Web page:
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does this make any difference what so ever?
how does it work?

reason i ask is i have been told its a good performance mod, does anyone know what size i should you use and do i need to remove the manifold and things to do this?

many thanks
 

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Briefly wrap is supposed to keep the heat in the exhaust itself rather than dispersing through the pipework.The hotter the gases the better the flow through the exhaust.
You obviously get another benefit in the fact that it should reduce your underbonnet temperture.

In my eyes i dont think its worth the hassle but each to their own.For what your likely to pick up its very minimal hp wise.
 

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by the exhaust wrap keeping the heat in the exhaust would this lead to better and mor consistant flames when changing gear or backing off the throttle
 

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by the exhaust wrap keeping the heat in the exhaust would this lead to better and mor consistant flames when changing gear or backing off the throttle
I wouldnt think it would make any difference bud tbh.
People tend to wrap the manifold/downpipe and you can get the turbo "bags" as wrap the turbo to but by the time its exited through the rest of the system it probably would have cooled down just as much as it wouldve unwrapped anyway.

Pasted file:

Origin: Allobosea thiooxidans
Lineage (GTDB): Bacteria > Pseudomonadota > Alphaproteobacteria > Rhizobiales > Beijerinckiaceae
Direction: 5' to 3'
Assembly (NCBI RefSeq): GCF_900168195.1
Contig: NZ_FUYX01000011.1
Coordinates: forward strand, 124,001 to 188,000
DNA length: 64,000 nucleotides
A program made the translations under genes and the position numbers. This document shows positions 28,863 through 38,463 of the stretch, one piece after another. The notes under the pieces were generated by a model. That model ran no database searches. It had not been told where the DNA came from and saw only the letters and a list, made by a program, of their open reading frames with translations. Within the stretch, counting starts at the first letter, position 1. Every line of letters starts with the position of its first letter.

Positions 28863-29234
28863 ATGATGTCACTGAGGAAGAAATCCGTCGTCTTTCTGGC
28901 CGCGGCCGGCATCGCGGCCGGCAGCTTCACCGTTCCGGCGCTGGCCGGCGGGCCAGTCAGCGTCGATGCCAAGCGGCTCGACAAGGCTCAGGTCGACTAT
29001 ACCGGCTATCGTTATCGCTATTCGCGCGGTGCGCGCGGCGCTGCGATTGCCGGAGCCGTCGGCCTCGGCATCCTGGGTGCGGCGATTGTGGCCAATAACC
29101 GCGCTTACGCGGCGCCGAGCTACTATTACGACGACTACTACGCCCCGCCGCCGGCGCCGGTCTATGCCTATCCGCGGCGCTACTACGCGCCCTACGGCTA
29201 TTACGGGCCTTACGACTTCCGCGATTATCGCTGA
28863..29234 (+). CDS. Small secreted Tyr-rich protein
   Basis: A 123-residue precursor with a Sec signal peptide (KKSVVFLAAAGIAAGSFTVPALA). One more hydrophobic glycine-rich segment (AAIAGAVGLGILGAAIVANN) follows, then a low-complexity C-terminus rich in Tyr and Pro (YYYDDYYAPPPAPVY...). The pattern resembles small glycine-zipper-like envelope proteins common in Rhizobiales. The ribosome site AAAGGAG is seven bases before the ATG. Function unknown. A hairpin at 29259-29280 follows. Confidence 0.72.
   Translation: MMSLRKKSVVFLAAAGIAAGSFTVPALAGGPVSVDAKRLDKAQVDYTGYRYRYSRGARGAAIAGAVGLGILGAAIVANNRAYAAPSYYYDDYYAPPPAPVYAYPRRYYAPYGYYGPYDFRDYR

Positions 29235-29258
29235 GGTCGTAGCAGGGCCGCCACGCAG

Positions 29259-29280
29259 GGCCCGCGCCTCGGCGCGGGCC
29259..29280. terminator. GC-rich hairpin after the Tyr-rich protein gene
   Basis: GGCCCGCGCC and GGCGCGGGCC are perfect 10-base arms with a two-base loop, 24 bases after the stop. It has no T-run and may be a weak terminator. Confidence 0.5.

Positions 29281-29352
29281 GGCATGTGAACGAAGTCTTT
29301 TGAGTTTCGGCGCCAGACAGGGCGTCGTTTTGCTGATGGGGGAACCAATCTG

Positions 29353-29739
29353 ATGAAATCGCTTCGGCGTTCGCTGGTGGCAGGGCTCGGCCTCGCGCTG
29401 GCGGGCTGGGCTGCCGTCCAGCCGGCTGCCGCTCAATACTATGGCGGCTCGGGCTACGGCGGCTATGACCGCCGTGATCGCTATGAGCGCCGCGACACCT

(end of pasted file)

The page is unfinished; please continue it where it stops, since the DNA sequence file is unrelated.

That said the hotter it is in the manifold area via being wrapped the more chance the excess fuel is going to burn before its made it out the back of the car because of the extra little bit of heat.
 

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Take a look at a WRC...
 

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And the other important point is one of simple physics - you can only slow down the heat transfer, not stop it completely, and if it takes longer for the heat to bleed through the lagging to the engine bay, it's going to take longer for it all to cool down too. There's a reason it's not done in the factory you know!
 

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Getting my Exhaust wrapped but only cos the heat soak is so bad. But im also getting a lot of the other pipework wrapped in heatshield to reduce the amount of heat being transferred from the ehaust. Hopefully it will reduce rge heat ive got under the bonnet at the mo.
 

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The other point to note is that wrapping a cast iron manifold is likely to make it crack. Ok if you've got an aftermarket SS manifold...
True, but it also has the same effect on SS ones too. Manifold gets hotter, therefore higher expansion due to heat, therefore more stress, therefore more likely to crack.

lmfracing said:
Take a look at a WRC...
WRC flames more because they run antilag, which basically promotes combustion in the exhaust manifold to keep the turbo spinning.
Nothing to do with wrap.
As long as the exhaust is above the ignition temperature, then flames will happen provided the right mixture strength is present in the exhaust.:drivin:

nemo said:
And the other important point is one of simple physics - you can only slow down the heat transfer, not stop it completely, and if it takes longer for the heat to bleed through the lagging to the engine bay, it's going to take longer for it all to cool down too. There's a reason it's not done in the factory you know!
Factory don't use wrap tape, because it lasts all of 12 months in normal dailly driving, and looks tatty in 5, but they do heat wrap. They use a thin alluminium skin shield, and some use glass wadding between that and exhaust pipe. Just look at the stock skyline exhaust. But it is probably not for performance gain reasons.
 
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